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Gerald R. Ford: An Honorable Life Hardcover – April 16, 2013
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When Ford took the office of president following the resignation of Nixon, he was not a well-known political figure outside of the House of Representatives, where his highest ambition had been to be speaker. Cannon, a journalist and former domestic policy advisor to Ford, offers an examination of Ford’s life in politics and how he came to be the nation’s unelected president during the tumultuous Watergate era. He recounts Ford’s early life, law-school years, military service, political career, and marriage as all along he garnered a reputation as a solid, honest person. Cannon chronicles the tense political atmosphere as the Watergate scandal unraveled, Nixon struggled with the decision to resign, and Ford wrestled with the decision to pardon the disgraced president. All the drama of Watergate is here, along with the major players, and Ford is at the center as a sometimes enigmatic figure, acknowledging that he never squarely asked Nixon about his guilt and remained ambivalent about that decision. Cannon portrays a man who, despite the shadow of the Nixon pardon clouding his presidency, maintained an honorable reputation in the often unsavory business of politics. --Vanessa Bush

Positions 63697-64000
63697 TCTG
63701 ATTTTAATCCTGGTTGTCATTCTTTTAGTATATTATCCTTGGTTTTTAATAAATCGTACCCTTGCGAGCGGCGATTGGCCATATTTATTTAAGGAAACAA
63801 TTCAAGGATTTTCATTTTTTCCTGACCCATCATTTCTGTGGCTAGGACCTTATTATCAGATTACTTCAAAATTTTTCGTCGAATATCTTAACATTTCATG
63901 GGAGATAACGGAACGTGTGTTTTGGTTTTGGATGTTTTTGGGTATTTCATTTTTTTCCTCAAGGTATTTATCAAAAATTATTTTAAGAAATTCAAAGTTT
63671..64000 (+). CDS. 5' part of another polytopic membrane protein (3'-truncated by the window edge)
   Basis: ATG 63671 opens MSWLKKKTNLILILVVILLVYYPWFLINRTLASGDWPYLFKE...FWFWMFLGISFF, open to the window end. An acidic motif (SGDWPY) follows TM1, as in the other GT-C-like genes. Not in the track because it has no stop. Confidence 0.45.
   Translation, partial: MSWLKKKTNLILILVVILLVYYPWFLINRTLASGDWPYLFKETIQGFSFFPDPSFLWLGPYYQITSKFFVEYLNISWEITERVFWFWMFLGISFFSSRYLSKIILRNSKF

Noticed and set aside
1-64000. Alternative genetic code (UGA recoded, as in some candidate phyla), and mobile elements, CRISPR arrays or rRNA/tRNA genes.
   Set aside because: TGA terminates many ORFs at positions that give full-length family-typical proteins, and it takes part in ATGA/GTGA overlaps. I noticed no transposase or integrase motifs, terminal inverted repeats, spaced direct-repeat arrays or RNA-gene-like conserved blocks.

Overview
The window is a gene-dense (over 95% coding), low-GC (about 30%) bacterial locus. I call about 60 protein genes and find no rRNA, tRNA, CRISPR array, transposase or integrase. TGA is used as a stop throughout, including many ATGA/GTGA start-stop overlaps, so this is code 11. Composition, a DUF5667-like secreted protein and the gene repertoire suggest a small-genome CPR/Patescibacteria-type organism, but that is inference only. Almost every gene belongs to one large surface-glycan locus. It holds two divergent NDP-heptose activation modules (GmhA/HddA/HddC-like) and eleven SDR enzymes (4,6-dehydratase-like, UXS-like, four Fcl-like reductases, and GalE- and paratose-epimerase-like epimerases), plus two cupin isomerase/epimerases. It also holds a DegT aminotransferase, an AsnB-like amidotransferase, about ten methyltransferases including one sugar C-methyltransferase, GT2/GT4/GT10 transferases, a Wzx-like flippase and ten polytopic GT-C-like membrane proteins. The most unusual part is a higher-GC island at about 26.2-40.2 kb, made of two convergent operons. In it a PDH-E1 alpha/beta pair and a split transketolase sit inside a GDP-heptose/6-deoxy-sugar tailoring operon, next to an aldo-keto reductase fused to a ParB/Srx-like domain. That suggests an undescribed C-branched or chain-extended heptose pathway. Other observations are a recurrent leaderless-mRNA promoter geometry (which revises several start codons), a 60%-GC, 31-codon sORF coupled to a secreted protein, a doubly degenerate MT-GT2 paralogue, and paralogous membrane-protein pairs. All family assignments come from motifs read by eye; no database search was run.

"This is a first-rate political history and a compassionate biography."
(Publishers Weekly 2013-04-26)
"[T]his insider account persuasively demonstrates that [Ford] was a far better president than campaigner and that, at a particularly low moment in our history, we were perhaps luckier than we knew to have him."
"Cannon portrays a man who, despite the shadow of the Nixon pardon clouding his presidency, maintained an honorable reputation in the often unsavory business of politics."
(Vanessa Bush Booklist 2013-06-01)
—Dr. Henry Kissinger